“I have never really been out of the farming and ranching business since I was a youngster,” he said.

The family was forced to sell the Chapman & Son’s Registered Hereford Ranch near Valley Mills to pay inheritance taxes but remained in the farming and ranching business in a number of locations, including in far West Texas with 1,000-acre irrigated farm 82 miles east of El Paso.

Despite his love of ranch life, he chose to stay in Fort Worth for the sake of his children.

“I did not feel I could live in the country and offer the education I wanted for my children and so I stayed in town until they had all graduated from high school,” he said.

Mr. Chapman said not buying ranch land all along was a big mistake.

“It should not ever be too late in life for one to shift gears and start or re-engage a different or new career,” he said. “People that sit and rock, die.”

That was never a problem with him.

When he was deeply involved in the Dairy Queen business, he began organizing tours to his beloved Rome for DQ owners, and that branched into another business for him.

He grew close to Mennonite community near the ranch on the Red River and organized special trips to Rome and Israel just for them.

“We will have his funeral in their church, and this is the first time they have done this for someone that is not a member,” said daughter Giulia Chapman.

“Members have come by daily to check on us kids, to feed us and comfort us, and I don’t know how we would have handled all that we are dealing with if it hadn’t been for them,” she said.

Mr. Chapman also offered trips to Italy to members of Broadway Baptist Church where he was a member and a frequent visitor when he was back in town. He was fond of 10-gallon western hats and high-topped cowboy boots, and it was obvious when he was in the congregation.

He loved the attention.

For years until the death of his brother, John and Barney Chapman hosted a roundup and branding at a ranch they leased near Aledo.

The actual ranch work was done by professional cowboys and trusted family members, but others brought their horses and joined in an old-fashioned cattle drive.

Still other came to watch the work – and for the food.

The crowd could number more than 300 and might consume more than 130 pounds of beef fajitas, hundreds of biscuits Mr. Chapman made and cooked in Dutch ovens on the grounds and 50 pounds of deer and regular sausage, all cooked on site.

Often, there was a contingent of people who went to Valley Mills High School with the brothers.

Mr. Chapman loved Rome and Italy and loved being in charge of the tourist experience for friends and acquaintances.

But he could be a taskmaster of a tour director. He wanted people to see everything that he loved, and he was intolerant of people who were late to the bus or the walking tour.

When he wanted to get attention, he had a distinctive way of doing it. He would clap his hands in a specific rhythm – clap, clap, clap clap clap. Some of those who traveled with him adopted that in their own families.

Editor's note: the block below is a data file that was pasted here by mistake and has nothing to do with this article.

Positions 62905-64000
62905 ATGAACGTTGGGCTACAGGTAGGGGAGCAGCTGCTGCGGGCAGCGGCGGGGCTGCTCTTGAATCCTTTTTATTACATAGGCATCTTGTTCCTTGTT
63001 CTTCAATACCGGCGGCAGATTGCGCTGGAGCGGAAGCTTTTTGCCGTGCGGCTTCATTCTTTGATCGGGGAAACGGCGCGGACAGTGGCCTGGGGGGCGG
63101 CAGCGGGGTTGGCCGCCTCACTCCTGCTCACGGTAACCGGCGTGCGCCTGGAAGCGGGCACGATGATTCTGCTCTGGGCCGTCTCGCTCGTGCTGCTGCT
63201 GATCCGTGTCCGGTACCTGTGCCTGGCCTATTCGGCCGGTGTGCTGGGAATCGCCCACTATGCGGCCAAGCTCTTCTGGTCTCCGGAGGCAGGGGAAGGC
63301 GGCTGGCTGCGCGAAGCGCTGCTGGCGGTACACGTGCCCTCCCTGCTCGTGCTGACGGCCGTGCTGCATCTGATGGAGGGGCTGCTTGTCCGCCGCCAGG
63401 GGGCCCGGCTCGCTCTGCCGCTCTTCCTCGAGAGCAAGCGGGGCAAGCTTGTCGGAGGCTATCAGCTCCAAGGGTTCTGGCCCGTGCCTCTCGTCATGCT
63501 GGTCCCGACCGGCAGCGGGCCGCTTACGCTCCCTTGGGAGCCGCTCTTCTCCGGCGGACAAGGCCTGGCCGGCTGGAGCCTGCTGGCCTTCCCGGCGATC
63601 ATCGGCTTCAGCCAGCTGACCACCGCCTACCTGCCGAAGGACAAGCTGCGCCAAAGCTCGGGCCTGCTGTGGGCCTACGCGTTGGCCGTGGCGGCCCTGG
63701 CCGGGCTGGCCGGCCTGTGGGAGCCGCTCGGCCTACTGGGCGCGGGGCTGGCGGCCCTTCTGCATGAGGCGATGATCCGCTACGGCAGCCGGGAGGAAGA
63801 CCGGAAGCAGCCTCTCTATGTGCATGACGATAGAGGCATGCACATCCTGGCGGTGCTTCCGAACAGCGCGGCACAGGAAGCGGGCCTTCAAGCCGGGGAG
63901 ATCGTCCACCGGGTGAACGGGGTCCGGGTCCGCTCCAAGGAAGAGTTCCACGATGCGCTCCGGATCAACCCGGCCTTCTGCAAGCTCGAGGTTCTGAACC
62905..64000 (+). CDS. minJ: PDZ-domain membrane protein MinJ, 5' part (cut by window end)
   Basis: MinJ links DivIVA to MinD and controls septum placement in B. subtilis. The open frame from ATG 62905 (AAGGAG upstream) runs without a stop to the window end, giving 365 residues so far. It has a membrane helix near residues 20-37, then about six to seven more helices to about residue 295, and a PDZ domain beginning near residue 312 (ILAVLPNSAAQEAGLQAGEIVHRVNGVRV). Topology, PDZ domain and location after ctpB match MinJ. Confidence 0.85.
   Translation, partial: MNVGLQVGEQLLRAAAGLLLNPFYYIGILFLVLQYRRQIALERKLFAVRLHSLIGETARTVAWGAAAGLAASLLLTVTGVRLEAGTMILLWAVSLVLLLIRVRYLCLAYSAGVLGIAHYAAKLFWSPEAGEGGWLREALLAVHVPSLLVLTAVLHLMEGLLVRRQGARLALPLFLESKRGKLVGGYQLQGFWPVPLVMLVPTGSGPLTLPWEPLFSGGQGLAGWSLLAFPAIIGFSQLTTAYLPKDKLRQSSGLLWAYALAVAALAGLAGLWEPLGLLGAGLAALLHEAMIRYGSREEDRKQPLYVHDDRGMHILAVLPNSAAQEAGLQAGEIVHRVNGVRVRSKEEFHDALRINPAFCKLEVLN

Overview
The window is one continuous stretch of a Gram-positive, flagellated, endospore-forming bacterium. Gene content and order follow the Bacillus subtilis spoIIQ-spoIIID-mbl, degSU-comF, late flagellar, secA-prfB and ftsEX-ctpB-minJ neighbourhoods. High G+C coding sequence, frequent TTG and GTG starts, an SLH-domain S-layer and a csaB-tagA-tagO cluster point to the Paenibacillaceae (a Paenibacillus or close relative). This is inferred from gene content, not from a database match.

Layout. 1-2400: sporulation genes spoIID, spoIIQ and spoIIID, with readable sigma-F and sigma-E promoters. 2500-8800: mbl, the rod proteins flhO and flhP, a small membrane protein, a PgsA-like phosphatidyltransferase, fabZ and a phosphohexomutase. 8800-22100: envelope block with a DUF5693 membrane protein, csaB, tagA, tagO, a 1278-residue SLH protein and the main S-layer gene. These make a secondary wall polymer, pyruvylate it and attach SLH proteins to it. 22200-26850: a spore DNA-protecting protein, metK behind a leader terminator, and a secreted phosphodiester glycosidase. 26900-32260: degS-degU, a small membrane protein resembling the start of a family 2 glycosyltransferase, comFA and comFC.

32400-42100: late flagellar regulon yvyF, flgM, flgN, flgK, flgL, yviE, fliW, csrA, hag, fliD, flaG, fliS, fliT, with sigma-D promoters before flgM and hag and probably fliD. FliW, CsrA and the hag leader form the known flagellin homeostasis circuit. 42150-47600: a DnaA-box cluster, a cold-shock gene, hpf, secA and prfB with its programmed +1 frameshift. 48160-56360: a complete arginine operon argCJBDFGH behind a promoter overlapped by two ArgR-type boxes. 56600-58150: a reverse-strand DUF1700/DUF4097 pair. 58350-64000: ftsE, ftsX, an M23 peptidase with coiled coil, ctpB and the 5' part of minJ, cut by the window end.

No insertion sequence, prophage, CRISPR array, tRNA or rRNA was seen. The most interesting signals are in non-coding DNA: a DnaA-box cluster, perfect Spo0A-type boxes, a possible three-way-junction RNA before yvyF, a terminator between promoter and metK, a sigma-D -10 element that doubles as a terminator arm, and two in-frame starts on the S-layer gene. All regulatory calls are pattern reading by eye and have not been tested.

“Barney made the world a smaller place for me. He opened up my eyes and gave me an appreciation for his love of Italy. Barney loved his family and his friends. If you were a friend of Barney’s, you were a friend for life,” Usher said.

“That was Barney. He was a promoter. If it wasn’t Dairy Queen back in the day, it was the Fort Worth Stock Show. It was the old cowboy roundup with his brother. It was Italy. It was family.

“A lot of people were intimidated by Barney, but that was because they didn’t know Barney. Barney was a gentleman,” Usher said.

He was preceded in death by his parents, I.B. Chapman Sr. and Edyth and his brothers, John and Billy Ray Chapman.

Survivors: Children: I.B.Trey Chapman III; Parrish H. Chapman; Carlo Papini; Roscoe G. Chapman; Flaminia G. Chapman (Cesare Terracina); Giulia G. Chapman (Giampiero Fonte); and Livia G. Melton (Patrick). Grandchildren: Lauren Collins (Eric); Rhiannon Chapman; Isabelle Chapman; Parrish B. Chapman; Alessia J.H. Papini; Hudson Melton; Victoria G. Fonte; Viola G. Fonte; Samuel Terracina; John Terracina; and Giuliana Melton. Great grandchildren: Taylor Collins and Laurie Collins.

A personal note: Barney Chapman was a close friend and all the immediate members of my family have traveled with him to Italy and especially to Rome, some multiple times. For several years I was Chief Cook at the Roundup and Branding.

Rest in peace, my brother.

– Paul K. Harral

Funeral: Thursday, Feb. 20, 10:30 a.m. at the Mennonite Church, 1746 FM 2573, Detroit, TX 75436), followed by lunch at the Mennonite Church fellowship hall. next to the Church. All are welcome for lunch. If possible, please RSVP if possible to Parrish Chapman parrishchapman@rocketmail.com

A short graveside memorial service will follow at the Annetta Cemetery, 2667 W. FM 5 Road, Annetta, TX, at 4 p.m., followed by a reception at the Hudson Oaks Dairy Queen, 3205 Fort Worth Highway, Weatherford, Texas.

In lieu of flowers, please donate to the I.B. Chapman Sr. & Edyth Ann Lacy, Ranch Management scholarship at TCU. To donate please call TCU at 817-TCU-GIVE